You might be asking, “Were there dead horses?”. Not that we saw now but the owner of this ranch named it that after finding one when he bought it in the 1940s. There are live horses there today. For a small fortune you can go for a horseback ride.
The Dead Horse Ranch is along the Verde River and was one of the few that had water rights, a pretty important feature if the ranch was going to prosper and it did. They raised cattle and a family. In the 1970s the family donated the ranch to the state to become a state park. This is the same Verde River that flows through the valley at the base of McDowell Mountain Regional Park.
The park is on the outskirts of Cottonwood, AZ, a town of 12,000 between Prescott and Sedona. The plan was to stop here on our way to Winslow AZ and then over to Santa Fe. It turned out our friends Scott and Carol are campground hosts here for March, April and May. So we had a chance to see them as well.
Don’t they look official? We had dinner with them at their coach one night, Scott did a Boston Butt on his smoker grill. Their son and his family were there too. Lots of fun and energy with grandkids about. Another evening we went into Old Cottonwood for a supper and a stroll around the old town. It is always nice to see Scott and Carol.
The park has three lagoons (ponds) that were fun to ride our bikes around. One evening the late day light was good
Cottonwood exists because of the mining operations a couple thousand feet higher on the side of Cleopatra Hill in Jerome overlooking the Verde River Valley. Early explorations looked promising for copper. In the mid 1800s the first of the major mines began operation. The dangerous work and smelting operations didn’t keep more than 10,000 people from calling Jerome home by the 1920s. The first mines failed when the price of copper plummeted in the late 1800’s. New owners added a narrow gauge railroad from Prescott and better mining techniques. Another owner exploited a second copper deposit said to be one of the biggest ever found anywhere.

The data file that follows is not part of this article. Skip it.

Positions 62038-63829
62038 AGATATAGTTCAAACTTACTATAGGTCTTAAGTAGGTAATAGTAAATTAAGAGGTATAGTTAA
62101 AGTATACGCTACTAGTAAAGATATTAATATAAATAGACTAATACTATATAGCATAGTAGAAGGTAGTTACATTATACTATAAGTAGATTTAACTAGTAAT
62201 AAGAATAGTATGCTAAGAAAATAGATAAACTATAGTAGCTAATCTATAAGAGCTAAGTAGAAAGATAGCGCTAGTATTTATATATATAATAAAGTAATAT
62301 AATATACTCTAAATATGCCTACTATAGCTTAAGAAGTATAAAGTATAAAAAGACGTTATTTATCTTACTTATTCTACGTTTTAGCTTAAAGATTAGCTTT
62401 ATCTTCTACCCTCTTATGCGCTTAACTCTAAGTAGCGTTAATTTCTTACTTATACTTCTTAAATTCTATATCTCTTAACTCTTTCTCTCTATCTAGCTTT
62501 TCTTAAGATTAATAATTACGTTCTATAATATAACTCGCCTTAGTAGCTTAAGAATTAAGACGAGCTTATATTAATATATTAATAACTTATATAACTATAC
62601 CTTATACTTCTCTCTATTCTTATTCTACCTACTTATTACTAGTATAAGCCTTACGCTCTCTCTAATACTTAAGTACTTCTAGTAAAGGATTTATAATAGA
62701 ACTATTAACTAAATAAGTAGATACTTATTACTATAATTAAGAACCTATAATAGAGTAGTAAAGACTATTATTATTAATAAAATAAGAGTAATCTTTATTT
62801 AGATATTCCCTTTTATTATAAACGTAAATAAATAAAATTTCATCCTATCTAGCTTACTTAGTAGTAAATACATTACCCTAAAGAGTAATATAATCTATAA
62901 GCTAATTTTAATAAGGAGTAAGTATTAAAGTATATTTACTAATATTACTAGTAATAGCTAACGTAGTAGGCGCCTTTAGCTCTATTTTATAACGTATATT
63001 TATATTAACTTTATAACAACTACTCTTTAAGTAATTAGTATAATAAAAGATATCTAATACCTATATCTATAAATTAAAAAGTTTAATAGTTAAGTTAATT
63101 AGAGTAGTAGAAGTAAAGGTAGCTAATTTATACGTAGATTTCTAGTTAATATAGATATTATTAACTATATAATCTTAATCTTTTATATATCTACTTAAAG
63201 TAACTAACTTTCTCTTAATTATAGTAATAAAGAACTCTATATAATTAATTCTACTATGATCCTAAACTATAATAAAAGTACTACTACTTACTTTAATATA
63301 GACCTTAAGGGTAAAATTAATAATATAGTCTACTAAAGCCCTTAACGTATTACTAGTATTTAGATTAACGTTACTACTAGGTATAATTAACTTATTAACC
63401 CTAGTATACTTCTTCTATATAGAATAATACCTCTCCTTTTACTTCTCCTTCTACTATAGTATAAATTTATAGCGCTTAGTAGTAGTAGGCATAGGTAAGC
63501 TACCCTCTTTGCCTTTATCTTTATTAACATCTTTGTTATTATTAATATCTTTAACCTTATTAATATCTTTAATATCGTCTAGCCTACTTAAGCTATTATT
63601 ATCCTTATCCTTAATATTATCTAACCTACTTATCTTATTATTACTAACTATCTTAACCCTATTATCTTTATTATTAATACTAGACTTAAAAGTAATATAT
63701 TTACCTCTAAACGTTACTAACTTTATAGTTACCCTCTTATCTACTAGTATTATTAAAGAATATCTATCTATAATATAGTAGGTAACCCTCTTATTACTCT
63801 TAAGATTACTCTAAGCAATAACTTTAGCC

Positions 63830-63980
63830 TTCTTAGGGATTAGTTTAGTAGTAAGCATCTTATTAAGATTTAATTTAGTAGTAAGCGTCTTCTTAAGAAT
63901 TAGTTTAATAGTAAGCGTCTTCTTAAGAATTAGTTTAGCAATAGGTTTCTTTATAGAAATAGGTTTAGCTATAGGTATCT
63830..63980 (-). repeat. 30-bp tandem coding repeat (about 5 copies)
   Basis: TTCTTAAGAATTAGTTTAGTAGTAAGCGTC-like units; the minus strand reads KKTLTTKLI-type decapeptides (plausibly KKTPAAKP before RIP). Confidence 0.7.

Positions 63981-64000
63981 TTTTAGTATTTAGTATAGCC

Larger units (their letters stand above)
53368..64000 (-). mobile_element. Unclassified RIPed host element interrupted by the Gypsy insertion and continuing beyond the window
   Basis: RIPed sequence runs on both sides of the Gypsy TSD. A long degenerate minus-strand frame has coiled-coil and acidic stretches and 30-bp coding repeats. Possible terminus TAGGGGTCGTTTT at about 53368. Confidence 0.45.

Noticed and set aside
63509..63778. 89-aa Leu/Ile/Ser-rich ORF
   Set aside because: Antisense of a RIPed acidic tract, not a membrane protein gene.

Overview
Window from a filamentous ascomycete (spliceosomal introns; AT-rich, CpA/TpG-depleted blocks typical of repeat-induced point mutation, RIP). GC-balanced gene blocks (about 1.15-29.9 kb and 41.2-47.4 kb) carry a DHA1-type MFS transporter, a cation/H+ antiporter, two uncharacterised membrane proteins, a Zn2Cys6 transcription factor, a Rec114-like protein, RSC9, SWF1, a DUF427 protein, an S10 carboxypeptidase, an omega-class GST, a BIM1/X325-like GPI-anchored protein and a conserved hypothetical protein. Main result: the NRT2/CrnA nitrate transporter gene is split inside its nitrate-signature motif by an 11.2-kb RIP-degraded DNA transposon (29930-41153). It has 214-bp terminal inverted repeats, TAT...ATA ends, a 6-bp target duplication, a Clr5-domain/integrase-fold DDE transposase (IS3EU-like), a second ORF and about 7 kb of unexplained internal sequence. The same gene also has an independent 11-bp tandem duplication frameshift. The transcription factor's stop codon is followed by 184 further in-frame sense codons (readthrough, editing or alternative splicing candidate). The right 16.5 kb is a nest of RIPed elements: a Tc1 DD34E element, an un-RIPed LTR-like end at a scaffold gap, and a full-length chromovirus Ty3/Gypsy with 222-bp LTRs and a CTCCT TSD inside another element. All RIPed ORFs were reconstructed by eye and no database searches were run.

Over its 77-year life (1876 to 1953), this mine produced nearly 33 million tons of copper, gold, silver, lead and zinc ore. The metals produced by United Verde and UVX, the other big mine in Jerome, were said to be worth more than $1 billion.
There are miles of tunnels under Jerome. Dynamite was used to open up new ore deposits. Eventually most of the Cleopatra hill side became unstable and much of Jerome slid down the hillside. The jail slid more than 250 ft down the slope. Fires were another frequent event. Much of the town burned down and was rebuilt over and over.
By the time the Hippies moved in the town was mostly a ghost town. By 2010 the population had rebounded to just over 400 people.
Today Jerome is a quaint tourist destination at the end of a very steep, winding and narrow road. More than 5000 ft elevation, lots of craft and gift shops, a museum, restaurants and a pretty good ice cream shop. I hope it stays as it is. There isn’t much room on the hillside to fill it up with the unappealing crowds, traffic and stores full of imported useless knick knacks.
A long way down to the valley below.
Everything is precariously perched on the hill.
Even the Bordello.
And the hippie vintage VW bus.
That is a good question. Look closely, Northern Sun Merchandising, Minneapolis, MN.
And a bit of an inside joke to just a few who can face up to it.
There was a street side local vendor selling her jewelry. This caught my eye.
From the valley at night Jerome is just a bunch of blinking lights.
We decided to take a drive up to Sedona. Lots of red rocks, stores with “Mystic” in their names, traffic congestion and crowds. Mostly a big giant tourist attraction, much bigger than is appealing to us.
The hardest choice was to turn around and go back (we never found a parking spot, didn’t try very hard) or continue on up through Oak Creek Canyon. We chose to press on to the proverbial winding road.
Looking back down the canyon from the top was better than looking at Sedona.
We got a selfie in at the top of the hill. Down the other side to I 17 and south back to Cottonwood. We had lunch at a new place in Cottonwood, sort of a 50s drive in.
A real chocolate malt, great onion rings and a couple good sandwiches in plastic baskets with checked paper. It was fun and good.
We really liked Deadhorse and Cottonwood and Jerome. This would be a great place to visit again and stay longer.
We are off to Winslow and the Meteor Crater.
More later, Much Love.
Roger and Susan
One thought on “Dead Horse Ranch State Park, Cottonwood, AZ March 2019”
Great information on a by gone era! Wonderful photo of the early evening shine on the water!